In two previous posts, on April 19, 2016 and June 21, 2016, we reported on the EquityComp workers’ compensation program offered by Berkshire Hathaway subsidiaries Applied Underwriters (Applied) and California Insurance Company (CIC). In the wake of the California Insurance Commissioner’s ruling in Shasta Linen that the EquityComp program is invalid and unenforceable, Applied Underwriters and the Commissioner on September 6, 2016 stipulated to a Cease and Desist Order. The Order can be found online here: Stipulated Consent Cease and Desist Order. Insureds under the program should read it carefully, as it presents them with a number of options. Continue Reading NEW UPDATE: Is Your Workers’ Compensation Program Unlawful?
Under a ruling this week from the California Insurance Commissioner, your company may be insured under an unenforceable workers’ compensation program. You may also be entitled to a refund of premiums paid to California Insurance Company (CIC) and Applied Underwriters (Applied), two Berkshire Hathaway subsidiaries.
Our April 19, 2016 post discussed a decision from the California Department of Insurance finding that the EquityComp workers’ compensation program sold to Shasta Linen Supply by CIC and Applied is void as an unfiled collateral agreement. CIC appealed the administrative law judge’s decision finding the program void. Shasta appealed the denial of its claim for reimbursement of all sums in excess of actual claims paid. On June 20, 2016, the California Insurance Commissioner affirmed the ALJ’s decisions. Continue Reading UPDATE: Is Your Workers’ Compensation Program Unlawful?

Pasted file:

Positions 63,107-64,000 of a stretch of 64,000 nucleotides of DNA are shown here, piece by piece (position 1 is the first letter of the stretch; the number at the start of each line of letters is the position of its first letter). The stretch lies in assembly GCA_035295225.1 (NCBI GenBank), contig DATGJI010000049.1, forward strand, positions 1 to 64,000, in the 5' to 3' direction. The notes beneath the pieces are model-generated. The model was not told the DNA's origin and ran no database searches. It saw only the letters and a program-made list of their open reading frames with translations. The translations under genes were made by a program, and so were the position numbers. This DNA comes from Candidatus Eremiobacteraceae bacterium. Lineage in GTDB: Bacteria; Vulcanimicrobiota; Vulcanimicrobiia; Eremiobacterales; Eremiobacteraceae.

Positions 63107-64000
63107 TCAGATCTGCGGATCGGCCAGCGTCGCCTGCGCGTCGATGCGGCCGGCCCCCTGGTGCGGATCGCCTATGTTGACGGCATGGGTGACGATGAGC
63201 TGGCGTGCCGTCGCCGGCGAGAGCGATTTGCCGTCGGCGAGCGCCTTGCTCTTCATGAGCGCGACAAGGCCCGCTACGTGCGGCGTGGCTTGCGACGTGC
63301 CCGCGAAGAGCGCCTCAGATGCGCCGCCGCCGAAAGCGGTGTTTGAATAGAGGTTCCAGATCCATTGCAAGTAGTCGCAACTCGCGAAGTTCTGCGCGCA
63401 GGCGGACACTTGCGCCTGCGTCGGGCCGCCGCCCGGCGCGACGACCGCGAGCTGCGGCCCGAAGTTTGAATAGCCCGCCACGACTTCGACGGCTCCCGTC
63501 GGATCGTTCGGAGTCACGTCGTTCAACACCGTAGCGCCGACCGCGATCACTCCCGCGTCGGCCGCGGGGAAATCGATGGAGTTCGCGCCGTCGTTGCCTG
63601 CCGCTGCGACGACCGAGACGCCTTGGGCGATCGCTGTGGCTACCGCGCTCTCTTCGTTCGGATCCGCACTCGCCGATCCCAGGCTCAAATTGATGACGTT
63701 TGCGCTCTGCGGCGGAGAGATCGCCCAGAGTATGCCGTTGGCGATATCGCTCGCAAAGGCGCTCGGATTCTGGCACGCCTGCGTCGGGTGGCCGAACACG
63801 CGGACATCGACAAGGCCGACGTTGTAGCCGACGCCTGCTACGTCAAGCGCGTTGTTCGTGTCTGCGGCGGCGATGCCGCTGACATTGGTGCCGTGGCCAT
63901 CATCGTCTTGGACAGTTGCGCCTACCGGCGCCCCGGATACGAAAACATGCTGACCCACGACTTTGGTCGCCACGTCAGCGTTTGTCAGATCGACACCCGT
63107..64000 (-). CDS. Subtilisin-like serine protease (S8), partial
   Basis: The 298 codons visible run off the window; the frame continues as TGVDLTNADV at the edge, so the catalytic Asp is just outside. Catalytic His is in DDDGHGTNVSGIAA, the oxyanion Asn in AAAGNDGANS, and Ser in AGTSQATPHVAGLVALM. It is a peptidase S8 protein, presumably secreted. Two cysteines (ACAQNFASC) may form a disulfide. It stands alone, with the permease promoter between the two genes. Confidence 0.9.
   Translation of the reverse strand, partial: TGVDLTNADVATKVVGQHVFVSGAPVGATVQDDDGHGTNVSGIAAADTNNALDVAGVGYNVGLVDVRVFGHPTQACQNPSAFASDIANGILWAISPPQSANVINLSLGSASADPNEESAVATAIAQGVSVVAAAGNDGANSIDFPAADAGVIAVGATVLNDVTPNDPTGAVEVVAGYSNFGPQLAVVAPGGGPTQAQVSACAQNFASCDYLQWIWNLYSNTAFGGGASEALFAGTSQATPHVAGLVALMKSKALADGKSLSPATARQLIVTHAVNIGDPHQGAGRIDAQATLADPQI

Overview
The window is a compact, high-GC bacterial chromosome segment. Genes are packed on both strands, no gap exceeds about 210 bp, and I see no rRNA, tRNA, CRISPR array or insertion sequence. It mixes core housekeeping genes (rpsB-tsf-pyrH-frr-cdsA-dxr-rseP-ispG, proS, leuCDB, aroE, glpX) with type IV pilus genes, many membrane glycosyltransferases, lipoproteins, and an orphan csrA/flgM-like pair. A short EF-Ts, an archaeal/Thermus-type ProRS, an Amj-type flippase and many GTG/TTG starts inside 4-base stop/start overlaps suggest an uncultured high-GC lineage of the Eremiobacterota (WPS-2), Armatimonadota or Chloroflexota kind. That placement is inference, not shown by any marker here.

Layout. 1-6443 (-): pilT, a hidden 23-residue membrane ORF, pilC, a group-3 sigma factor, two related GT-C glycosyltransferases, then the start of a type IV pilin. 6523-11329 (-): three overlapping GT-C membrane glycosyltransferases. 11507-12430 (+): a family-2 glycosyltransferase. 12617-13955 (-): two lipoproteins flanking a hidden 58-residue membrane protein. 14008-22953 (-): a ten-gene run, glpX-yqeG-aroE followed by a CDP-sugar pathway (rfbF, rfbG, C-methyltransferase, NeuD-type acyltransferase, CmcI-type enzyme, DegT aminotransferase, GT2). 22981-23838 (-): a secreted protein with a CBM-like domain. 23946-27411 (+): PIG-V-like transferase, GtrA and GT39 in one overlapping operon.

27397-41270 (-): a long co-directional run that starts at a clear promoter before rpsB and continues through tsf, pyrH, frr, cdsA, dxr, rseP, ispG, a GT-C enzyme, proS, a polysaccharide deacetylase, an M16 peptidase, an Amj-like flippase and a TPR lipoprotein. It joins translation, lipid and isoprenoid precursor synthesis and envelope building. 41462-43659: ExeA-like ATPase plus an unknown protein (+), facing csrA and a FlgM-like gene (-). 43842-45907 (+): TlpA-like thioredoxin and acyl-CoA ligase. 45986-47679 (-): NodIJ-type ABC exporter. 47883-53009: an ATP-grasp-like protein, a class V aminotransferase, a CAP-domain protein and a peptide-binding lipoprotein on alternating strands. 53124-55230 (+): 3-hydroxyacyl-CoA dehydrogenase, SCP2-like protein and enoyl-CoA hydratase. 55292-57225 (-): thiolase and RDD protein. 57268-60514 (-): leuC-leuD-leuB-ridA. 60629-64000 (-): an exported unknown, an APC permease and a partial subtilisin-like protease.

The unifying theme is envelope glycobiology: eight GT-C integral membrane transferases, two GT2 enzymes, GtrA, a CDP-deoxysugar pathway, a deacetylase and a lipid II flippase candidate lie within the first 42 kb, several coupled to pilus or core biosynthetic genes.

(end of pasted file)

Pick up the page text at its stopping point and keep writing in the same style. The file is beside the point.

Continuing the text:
A recent California Court of Appeal case, Howard v. American National Fire Insurance Co., 187 Cal. App. 4th 498 (2010), addresses a question that all insurance litigators will find of particular interest: whether an insurer can breach its duty to settle by rejecting a settlement offer that is within the total available limits of all the insurers’ policies, but which exceeds the limits of its own individual policy. In the first clear statement of California law on this issue, the First Appellate District ruled that the answer is “yes.”
In the underlying case, plaintiff James Howard filed suit against the Roman Catholic Bishop of Stockton, alleging negligent hiring and supervision of a priest who sexually abused him throughout his childhood. Although several of the Bishop’s insurers agreed to defend, American National Fire Insurance Company did not. Howard’s lowest pre-trial settlement demand was $1.85 million. American’s limits were $500,000, and the total combined indemnity limits of all the insurance policies implicated by Howard’s claim was $4.3 million. American refused to make any meaningful contribution, and the case did not settle.
At trial, James Howard obtained a judgment against the Bishop of $2.5 million in (insurable) compensatory damages and $3 million in (uninsurable) punitive damages. The Bishop struggled to satisfy the judgment. The Bishop ultimately entered into several settlements with his insurers and Howard, eventually assigning all rights against American to Howard.
The Court of Appeal affirmed a finding that American breached its duty to settle and acted in bad faith. The Court concluded that American could not avoid bad faith liability merely because its $500,000 limit, on its own, would have been insufficient to fund Howard’s lowest settlement demand. In a “multiple insurer case,” the Court found, “the law cannot excuse one insurer for refusing to tender its policy limits simply because other insurers likewise acted in bad faith. If this were not the case, insurers on the risk could simply all act in bad faith, thus immunizing themselves from bad faith liability.”